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Italy’s coronavirus amnesty: Migrant rights or economic self-interest?

‘The systematic use of this tool has always postponed the bigger problem: a long-term legalisation solution.’

Francesco Bellina/TNH
Gambian labourers build a shack in a tented slum near the village of Cassibile in eastern Sicily. Broader benefits of a new law allowing temporary legal residency for certain undocumented workers are unclear.

The Italian government passed a law on 13 May paving the way for around 200,000 undocumented workers to apply for six-month legal residency permits. But just a few weeks later, the initial atmosphere of hope has quickly faded to a lukewarm welcome. 

The amnesty was one measure in a 55 billion euro ($59.6 billion) stimulus package meant to support Italy’s economy as the country struggles with the effects of the coronavirus. Italy has had one of the most severe outbreaks in the world, with nearly 230,000 confirmed cases and more than 32,500 deaths as of 25 May. 

The new regularisation law was initially greeted as a major step forward for migrant rights and as an example of good migration policy during the coronavirus pandemic. “From now on, the invisible will be a bit less invisible,” Italy’s minister of agriculture, Teresa Bellanova, said at a press conference announcing the law. 

Supporters still say the new law is an important, if tentative, improvement. But critics argue that it amounts to little more than a temporary amnesty that puts economic interests ahead of human rights and will do little to address the rampant exploitation of migrant labour, especially in Italy’s agricultural industry. 

Italy’s fields have long attracted migrant workers from eastern Europe, hundreds of thousands of whom flock to the country to work the harvest every year. They are joined in the fields by thousands of Africans and other non-Europeans who have crossed the Mediterranean to apply for asylum or to seek better lives in the EU. Nearly 500,000 people have made the journey since 2015. Many intended to move on to northern Europe but found themselves stuck with little choice but to try to find work in Italy’s informal economy.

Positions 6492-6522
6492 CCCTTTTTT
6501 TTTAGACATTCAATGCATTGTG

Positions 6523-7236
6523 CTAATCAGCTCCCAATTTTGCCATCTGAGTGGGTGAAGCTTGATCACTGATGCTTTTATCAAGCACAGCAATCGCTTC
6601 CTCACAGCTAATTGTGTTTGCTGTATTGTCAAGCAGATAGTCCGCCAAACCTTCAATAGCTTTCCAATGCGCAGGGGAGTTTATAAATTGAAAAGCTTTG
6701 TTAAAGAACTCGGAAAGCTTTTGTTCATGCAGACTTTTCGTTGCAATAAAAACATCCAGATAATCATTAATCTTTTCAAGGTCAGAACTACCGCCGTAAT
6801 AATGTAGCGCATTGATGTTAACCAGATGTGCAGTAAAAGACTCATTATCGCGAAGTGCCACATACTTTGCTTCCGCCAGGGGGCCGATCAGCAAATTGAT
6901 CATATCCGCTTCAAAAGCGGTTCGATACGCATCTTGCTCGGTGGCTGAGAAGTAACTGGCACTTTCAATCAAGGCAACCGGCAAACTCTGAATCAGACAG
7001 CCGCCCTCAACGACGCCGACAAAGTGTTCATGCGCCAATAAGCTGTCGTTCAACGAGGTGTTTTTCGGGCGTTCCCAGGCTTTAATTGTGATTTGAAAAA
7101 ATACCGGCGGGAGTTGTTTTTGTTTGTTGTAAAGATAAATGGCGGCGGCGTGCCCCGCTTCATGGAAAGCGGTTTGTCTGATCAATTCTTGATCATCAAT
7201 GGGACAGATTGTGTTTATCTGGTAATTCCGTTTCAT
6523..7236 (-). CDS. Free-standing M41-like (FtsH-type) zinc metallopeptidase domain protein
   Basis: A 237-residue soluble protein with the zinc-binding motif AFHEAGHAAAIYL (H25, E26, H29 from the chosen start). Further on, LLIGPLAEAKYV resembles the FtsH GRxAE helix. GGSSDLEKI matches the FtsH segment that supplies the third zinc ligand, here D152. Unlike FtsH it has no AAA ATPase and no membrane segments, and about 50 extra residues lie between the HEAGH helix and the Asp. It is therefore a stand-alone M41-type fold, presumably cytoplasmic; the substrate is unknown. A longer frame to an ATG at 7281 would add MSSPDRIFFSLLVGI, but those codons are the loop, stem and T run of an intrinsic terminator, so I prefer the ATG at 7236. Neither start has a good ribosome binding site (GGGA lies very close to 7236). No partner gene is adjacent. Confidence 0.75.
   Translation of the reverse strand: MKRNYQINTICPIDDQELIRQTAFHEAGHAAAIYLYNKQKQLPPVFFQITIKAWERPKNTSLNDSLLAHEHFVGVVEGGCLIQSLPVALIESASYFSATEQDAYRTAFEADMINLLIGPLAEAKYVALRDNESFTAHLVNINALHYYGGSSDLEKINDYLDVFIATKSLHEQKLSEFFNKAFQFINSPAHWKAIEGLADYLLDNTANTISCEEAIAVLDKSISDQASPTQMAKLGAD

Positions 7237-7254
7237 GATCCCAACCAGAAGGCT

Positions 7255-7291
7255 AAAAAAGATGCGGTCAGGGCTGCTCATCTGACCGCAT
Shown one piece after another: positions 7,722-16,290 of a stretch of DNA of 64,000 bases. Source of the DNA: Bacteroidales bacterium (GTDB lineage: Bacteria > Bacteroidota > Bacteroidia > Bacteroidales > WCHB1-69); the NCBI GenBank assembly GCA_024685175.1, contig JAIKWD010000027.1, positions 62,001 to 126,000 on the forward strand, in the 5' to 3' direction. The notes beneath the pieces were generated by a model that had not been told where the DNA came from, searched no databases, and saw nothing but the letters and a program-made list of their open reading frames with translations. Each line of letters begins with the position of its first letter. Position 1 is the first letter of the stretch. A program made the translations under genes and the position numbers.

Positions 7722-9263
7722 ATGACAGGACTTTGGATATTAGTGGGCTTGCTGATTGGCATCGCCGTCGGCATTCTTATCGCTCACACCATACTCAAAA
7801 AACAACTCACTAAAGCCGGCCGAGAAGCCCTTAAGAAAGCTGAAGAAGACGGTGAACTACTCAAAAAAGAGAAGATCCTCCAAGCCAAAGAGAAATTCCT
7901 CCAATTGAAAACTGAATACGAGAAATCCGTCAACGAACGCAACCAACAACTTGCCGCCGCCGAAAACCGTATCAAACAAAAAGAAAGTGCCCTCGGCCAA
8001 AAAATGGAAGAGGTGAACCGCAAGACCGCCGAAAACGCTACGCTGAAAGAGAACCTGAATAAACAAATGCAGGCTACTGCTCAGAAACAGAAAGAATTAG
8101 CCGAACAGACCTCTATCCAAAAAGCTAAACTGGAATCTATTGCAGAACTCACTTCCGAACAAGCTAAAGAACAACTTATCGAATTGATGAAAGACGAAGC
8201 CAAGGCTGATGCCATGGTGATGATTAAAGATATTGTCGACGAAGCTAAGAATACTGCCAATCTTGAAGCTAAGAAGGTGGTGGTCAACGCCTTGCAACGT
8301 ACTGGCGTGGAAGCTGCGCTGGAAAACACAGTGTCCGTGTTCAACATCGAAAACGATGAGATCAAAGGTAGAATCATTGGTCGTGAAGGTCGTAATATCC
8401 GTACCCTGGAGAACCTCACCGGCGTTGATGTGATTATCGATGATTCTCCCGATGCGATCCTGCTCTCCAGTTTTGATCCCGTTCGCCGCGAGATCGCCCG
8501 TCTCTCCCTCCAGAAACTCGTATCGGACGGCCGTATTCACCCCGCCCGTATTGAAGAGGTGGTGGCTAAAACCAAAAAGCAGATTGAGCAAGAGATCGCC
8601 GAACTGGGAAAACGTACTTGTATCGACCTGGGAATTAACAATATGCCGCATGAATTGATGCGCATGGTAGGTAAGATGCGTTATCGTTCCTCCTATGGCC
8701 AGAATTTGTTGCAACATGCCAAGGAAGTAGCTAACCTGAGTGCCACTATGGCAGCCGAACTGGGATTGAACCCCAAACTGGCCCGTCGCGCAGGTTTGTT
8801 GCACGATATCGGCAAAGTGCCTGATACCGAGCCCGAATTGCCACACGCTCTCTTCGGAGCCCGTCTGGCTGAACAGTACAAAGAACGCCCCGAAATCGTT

“Legal papers don't necessarily protect you from exploitation.”

“[The law] is not exactly what we were hoping for because it is a very limited regularisation. But at this point, after decades of total invisibility, anything is better than nothing. It is a starting point,” Francesco Piobbichi, a social worker with the migrant support organisation Mediterranean Hope, told The New Humanitarian.

Not everyone agrees.

The Unione Sindacale di Base (USB), an Italian trade union that represents agricultural workers, called a national strike on 21 May to protest the law’s shortcomings. The union argues that the law is too limited in scope and will do little to protect exploited migrant agricultural workers. “Legal papers don't necessarily protect you from exploitation,” said Michele Mililli, a USB representative in Sicily. “This is a structural problem that should not have been addressed during a healthcare emergency, but much earlier.”

Exclusions, and only temporary

There are an estimated 560,000 undocumented migrants in Italy. But the new law only applies to people working in agriculture or as domestic helpers, leaving out people who work in other sectors of the economy that rely heavily on undocumented labour, such as construction and food services. 

To regularise their status, undocumented migrants need the support of an employer or proof they were working in one of the eligible sectors prior to October 2019. “There is no guarantee that many [employers] will do it,” Enzo Rossi, a professor of migration economics at Tor Vergata University in Rome, told TNH. “And when the six months… expire, these people will be faced with the same dilemma as before the pandemic.”

The amnesty also excludes people who were stripped of humanitarian protection or legal status by a series of anti-migrant security decrees issued in late 2018 by former far-right interior minister Matteo Salvini that Human Rights Watch said “eviscerated Italy’s asylum procedure and reception system”. 

The law focuses instead on people working in sectors of the economy deemed to be “essential” during the coronavirus crisis, such as undocumented agricultural workers who account for about 25 percent of Italy’s agricultural workforce, about double the amount of other economic sectors, according to Italy’s National Institute of Statistics. 

Portugal’s decision in March to treat people with pending immigration applications as residents for the duration of the coronavirus crisis has been regarded as an effort to guarantee that undocumented migrants have access to healthcare and social services during the pandemic. But Italy’s regularisation is seen by USB and other trade unions and humanitarian groups as a more cynical attempt to plug its labour gap – an estimated 250,000 worker shortfall stemming from coronavirus-related travel restrictions and fears. 

It’s also not the first time Italy has offered a path toward temporary regularisation for undocumented workers, mainly in agriculture. Over the past 35 years, there have been at least five amnesties, but they’ve never led to a comprehensive solution, according to Rossi. 

“The systematic use of this tool has always postponed the bigger problem: a long-term legalisation solution,” Rossi said. “That’s why the numbers of undocumented workers have always been so high.”

Exploitation in Italy’s south

Every week, Monday through Saturday, Bachir Ahmed Ali wakes up at the crack of dawn in the tented slum near the village of Cassibile in eastern Sicily and quickly runs to a nearby road where his employer waits for him in a truck with a dozen other migrant workers. 

In less than an hour, they are dropped at the edge of one of the many fruit and vegetable fields in the province of Syracuse where migrant workers pick produce, mostly strawberries and potatoes, from 6am to 2pm, earning 35 euros (about $38) per day.